The answer is that Brent Gorda and I used Perl to teach classes at Los Alamos National Laboratory for two years. When we switched to Python, we found that it only took two days to cover material that had previously taken three. What's more, students retained more: they were more likely to remember what they'd learned after the class was over, and (crucially) more likely to keep using Python.
If you want to know why students got further with Python than with Perl, check out the Periodic Table of Perl Operators. Yes, that's right: Perl has so many built-in operators that you need a wall chart to keep track of them. And that's even before you start counting all the different ways there are to pass parameters, index structures, and so on.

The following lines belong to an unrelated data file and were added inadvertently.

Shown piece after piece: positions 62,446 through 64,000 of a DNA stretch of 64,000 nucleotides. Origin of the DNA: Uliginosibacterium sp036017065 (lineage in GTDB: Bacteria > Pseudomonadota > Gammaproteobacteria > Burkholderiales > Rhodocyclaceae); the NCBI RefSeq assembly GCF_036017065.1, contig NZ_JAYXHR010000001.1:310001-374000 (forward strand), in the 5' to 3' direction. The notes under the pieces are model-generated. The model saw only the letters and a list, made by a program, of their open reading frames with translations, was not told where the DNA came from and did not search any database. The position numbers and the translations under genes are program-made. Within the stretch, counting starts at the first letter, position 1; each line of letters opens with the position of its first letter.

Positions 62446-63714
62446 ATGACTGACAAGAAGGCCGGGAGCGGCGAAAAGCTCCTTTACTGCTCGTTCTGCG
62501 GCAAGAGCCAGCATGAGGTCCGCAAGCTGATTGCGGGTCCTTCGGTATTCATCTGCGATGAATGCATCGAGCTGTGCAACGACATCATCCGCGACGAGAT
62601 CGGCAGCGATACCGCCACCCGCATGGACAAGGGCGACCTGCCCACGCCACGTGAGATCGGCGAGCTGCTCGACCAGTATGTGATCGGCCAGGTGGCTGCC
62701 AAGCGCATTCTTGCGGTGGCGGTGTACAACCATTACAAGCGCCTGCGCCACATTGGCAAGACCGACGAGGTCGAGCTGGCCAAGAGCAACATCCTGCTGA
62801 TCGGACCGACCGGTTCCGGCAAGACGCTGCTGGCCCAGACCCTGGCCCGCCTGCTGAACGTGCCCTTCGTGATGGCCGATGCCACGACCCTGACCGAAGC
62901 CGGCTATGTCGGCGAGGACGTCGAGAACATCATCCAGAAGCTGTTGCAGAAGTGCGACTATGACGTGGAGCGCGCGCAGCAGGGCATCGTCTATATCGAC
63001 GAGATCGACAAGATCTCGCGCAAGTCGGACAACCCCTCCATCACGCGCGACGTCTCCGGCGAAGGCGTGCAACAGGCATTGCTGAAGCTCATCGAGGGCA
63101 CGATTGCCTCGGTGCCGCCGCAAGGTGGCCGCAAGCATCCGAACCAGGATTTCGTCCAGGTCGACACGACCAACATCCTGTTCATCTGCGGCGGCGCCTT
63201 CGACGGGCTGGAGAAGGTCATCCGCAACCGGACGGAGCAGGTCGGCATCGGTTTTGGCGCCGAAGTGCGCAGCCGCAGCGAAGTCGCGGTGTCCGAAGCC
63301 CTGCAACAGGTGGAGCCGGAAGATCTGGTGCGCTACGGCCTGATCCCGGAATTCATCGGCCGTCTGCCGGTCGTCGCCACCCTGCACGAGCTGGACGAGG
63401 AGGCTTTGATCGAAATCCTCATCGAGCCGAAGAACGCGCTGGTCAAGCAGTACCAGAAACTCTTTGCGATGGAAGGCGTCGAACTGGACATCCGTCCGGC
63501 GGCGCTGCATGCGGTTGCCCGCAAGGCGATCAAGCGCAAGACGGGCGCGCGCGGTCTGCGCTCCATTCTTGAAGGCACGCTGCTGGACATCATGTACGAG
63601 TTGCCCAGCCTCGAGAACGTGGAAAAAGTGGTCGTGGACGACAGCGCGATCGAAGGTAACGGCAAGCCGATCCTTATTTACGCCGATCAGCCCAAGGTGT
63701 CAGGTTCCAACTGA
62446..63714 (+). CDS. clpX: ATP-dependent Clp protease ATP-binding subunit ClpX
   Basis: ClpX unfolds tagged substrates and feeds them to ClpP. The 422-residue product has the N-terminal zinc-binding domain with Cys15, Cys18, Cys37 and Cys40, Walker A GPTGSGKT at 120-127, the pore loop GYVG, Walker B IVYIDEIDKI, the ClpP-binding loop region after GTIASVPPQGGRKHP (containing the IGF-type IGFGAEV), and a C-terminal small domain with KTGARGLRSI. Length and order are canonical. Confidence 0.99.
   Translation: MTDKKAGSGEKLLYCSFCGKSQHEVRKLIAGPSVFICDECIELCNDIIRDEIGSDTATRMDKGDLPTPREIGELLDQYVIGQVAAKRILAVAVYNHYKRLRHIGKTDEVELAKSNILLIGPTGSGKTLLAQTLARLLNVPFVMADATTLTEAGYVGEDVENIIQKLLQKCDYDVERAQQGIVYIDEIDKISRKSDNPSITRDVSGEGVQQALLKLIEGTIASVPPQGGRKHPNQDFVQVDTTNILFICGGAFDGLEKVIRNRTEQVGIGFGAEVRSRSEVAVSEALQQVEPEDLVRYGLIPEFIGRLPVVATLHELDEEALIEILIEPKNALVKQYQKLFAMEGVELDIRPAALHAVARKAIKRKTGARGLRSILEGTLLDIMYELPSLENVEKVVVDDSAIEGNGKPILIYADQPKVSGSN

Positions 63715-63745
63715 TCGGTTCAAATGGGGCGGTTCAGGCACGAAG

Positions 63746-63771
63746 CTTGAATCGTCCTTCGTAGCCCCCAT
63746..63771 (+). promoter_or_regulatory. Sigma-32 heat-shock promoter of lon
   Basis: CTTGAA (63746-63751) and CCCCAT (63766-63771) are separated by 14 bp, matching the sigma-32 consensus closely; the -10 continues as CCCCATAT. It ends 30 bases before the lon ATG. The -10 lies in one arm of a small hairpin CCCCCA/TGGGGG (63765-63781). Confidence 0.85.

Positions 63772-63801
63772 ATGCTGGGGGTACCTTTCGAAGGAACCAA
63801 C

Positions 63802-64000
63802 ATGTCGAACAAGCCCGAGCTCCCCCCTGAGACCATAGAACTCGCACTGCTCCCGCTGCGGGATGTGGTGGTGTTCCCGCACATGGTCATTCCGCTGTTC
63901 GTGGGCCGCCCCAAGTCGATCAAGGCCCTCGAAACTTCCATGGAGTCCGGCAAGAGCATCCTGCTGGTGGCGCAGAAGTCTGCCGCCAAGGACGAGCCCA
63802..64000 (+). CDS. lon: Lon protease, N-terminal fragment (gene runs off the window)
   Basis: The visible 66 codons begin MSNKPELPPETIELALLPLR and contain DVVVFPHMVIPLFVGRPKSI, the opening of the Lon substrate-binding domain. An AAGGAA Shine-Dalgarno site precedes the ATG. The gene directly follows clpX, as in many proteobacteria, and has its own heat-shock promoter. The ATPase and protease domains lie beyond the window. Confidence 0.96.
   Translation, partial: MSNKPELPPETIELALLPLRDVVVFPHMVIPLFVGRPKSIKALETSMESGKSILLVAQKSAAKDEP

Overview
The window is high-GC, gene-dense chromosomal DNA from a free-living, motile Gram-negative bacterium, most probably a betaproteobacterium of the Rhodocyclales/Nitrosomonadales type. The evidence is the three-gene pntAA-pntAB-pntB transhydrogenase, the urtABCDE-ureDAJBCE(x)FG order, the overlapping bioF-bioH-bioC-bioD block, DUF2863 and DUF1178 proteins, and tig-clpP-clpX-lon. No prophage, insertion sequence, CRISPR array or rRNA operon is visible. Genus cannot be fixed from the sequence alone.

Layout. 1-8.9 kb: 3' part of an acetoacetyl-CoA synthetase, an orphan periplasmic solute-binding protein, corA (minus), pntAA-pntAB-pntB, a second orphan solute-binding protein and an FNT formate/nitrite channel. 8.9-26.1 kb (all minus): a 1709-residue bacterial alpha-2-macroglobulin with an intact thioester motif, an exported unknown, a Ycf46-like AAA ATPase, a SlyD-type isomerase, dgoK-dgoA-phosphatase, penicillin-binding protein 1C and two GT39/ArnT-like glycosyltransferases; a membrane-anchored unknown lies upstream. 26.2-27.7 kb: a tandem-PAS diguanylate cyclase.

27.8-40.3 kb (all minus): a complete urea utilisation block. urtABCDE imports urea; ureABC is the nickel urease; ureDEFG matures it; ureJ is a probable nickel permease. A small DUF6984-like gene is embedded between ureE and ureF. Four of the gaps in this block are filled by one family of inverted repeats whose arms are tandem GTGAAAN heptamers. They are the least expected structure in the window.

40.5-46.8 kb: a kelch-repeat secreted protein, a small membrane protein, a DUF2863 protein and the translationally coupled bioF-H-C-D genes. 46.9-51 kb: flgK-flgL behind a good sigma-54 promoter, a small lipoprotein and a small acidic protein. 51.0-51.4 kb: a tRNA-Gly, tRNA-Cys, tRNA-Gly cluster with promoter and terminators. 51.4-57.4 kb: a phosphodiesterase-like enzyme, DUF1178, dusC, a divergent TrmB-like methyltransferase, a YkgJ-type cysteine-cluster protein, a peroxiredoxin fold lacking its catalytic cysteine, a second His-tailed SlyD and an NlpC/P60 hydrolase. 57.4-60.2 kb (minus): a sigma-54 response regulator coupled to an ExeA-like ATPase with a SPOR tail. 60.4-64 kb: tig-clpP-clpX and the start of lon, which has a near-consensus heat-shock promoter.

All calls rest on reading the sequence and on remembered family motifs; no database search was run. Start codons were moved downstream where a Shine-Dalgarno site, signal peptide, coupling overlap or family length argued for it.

So if Python is easier to learn, why is Perl more popular? I blame history: Perl was in place and "good enough" when web programming took off in the mid-90s, while Python was still in its infancy. As Stephen Jay Gould observed in his book Wonderful Life, random chance plays a larger part in evolution and history than we're comfortable acknowledging. Sometimes, there is no good reason; sometimes, things just are.